Fair Housing Month commemorates the 1968 passage of the Fair Housing Act, a landmark law that protects renters and buyers from housing discrimination. That means you have certain rights when renting or buying a home, getting a mortgage, seeking housing assistance, or engaging in other housing-related activities.
Here’s a breakdown of Fair Housing provisions and resources to learn more.
Who is protected?
The Fair Housing Act prohibits discrimination in residential real estate transactions based on any of the following.
- Sex, including gender, gender identity, sexual orientation, and sexual harassment
- Familial status
- National origin
In some cases, state and local laws offer additional protections. In addition, the Equal Credit Opportunity Act (ECOA) prohibits housing discrimination based on race, color, religion, national origin, sex, marital status, age or whether all of part of the applicants’ income comes from a public assistance program.
What types of housing are covered?
The Fair Housing Act covers most housing. In very limited circumstances, the Act exempts owner-occupied buildings with no more than four units, single-family houses sold or rented by the owner without the use of an agent, and housing operated by religious organizations and private clubs that limit occupancy to members.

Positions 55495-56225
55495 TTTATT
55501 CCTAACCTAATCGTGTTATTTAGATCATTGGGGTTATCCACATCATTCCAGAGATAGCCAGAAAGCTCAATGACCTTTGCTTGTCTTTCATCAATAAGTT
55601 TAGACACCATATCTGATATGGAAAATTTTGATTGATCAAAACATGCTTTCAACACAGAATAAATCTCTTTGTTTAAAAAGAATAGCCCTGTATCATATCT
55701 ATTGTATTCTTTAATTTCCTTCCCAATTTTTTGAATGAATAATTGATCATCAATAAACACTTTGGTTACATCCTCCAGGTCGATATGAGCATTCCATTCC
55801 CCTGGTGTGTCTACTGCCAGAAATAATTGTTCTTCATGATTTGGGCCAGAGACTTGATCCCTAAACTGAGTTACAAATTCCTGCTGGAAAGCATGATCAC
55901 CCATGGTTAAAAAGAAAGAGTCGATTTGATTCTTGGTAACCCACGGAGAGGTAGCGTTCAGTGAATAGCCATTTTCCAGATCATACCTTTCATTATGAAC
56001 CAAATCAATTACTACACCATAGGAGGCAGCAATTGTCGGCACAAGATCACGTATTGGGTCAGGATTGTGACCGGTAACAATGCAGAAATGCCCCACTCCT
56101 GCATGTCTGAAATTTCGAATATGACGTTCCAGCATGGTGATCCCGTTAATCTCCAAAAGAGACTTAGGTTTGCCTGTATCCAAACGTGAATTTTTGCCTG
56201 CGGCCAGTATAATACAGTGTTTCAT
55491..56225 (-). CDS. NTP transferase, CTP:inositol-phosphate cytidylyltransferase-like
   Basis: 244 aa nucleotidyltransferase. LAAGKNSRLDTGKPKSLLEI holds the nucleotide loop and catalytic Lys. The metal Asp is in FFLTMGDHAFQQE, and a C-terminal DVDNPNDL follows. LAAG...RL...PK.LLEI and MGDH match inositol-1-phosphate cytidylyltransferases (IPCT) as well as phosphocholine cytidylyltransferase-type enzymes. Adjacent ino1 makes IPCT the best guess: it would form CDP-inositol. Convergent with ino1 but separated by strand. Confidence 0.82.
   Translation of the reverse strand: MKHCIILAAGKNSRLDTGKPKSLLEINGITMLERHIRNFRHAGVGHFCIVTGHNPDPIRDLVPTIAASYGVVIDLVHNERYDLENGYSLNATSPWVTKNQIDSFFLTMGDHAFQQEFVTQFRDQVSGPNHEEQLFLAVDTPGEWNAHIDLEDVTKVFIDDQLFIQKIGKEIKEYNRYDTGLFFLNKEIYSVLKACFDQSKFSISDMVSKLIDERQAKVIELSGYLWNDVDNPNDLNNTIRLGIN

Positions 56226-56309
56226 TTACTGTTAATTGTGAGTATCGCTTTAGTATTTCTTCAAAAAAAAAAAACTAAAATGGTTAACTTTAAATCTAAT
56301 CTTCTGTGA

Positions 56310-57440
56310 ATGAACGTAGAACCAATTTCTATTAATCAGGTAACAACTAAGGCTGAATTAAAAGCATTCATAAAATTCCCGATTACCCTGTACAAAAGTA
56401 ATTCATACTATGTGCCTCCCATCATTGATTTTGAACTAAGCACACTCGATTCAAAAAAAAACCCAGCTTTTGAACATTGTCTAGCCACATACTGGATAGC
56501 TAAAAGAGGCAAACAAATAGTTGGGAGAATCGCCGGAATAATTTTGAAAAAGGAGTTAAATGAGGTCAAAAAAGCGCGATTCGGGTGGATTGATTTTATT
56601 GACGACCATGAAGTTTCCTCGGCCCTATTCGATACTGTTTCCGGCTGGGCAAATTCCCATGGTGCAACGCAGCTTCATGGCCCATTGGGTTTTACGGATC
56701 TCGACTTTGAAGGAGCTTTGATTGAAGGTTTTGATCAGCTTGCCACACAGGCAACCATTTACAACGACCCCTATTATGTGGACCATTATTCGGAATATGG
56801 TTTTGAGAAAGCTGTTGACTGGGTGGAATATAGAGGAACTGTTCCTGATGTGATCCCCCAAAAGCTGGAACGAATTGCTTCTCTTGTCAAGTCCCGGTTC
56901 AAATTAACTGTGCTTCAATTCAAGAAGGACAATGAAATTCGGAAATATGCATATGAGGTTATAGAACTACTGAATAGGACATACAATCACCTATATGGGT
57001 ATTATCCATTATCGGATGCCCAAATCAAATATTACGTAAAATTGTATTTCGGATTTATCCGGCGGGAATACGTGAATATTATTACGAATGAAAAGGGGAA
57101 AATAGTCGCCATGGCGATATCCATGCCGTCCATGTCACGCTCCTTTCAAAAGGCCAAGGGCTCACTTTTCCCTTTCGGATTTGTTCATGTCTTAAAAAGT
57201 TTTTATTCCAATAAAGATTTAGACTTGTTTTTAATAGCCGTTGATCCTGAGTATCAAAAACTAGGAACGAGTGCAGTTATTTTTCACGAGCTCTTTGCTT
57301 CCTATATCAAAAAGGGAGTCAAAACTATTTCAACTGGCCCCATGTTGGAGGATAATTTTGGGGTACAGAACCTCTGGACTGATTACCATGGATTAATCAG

What does fair housing mean for renters, buyers, and borrowers?
At its most basic, the Fair Housing Act ensures that when you’re buying or renting a home, you will be treated fairly. Its goal is to ensure everyone has the same access to housing.
As a seller, it means treating all prospective buyers equally. Fair Housing standards also apply to real estate professionals, mortgage lenders, landlords, and anyone else involved in the housing process.
If you own your home, or are buying a home, mortgage lenders and loan servicers may not discriminate against you for mortgage servicing practices – such as forbearance and loan modifications – based on the statuses protected by the Fair Housing and Equal Credit Opportunity Acts.
If you are renting a home or apartment, your landlord cannot do any of the following based on the above protected statuses.
- Sexually harass you
- Refuse to rent to you
- Evict you, or
- Change or set different rules for your rental agreement
If you or your landlord receive federal financial assistance for housing, you are also protected from housing discrimination based on age.
Housing providers also must make reasonable accommodations and allow reasonable modifications that may be necessary to allow persons with disabilities to enjoy their housing.
For specific examples of what is prohibited, visit Examples of Housing Discrimination.
What can I do if my rights have been violated?
If you suspect your rights have been violated, you may file a complaint with the Department of Housing and Urban Development (HUD) or file a lawsuit in court. You may report violations of the ECOA to the Consumer Financial Protection Bureau (CFPB) or file a lawsuit in court.
Because there are time limits on when a complaint can be filed with the Department of Housing and Urban Development after an alleged violation, submit a complaint as soon as possible.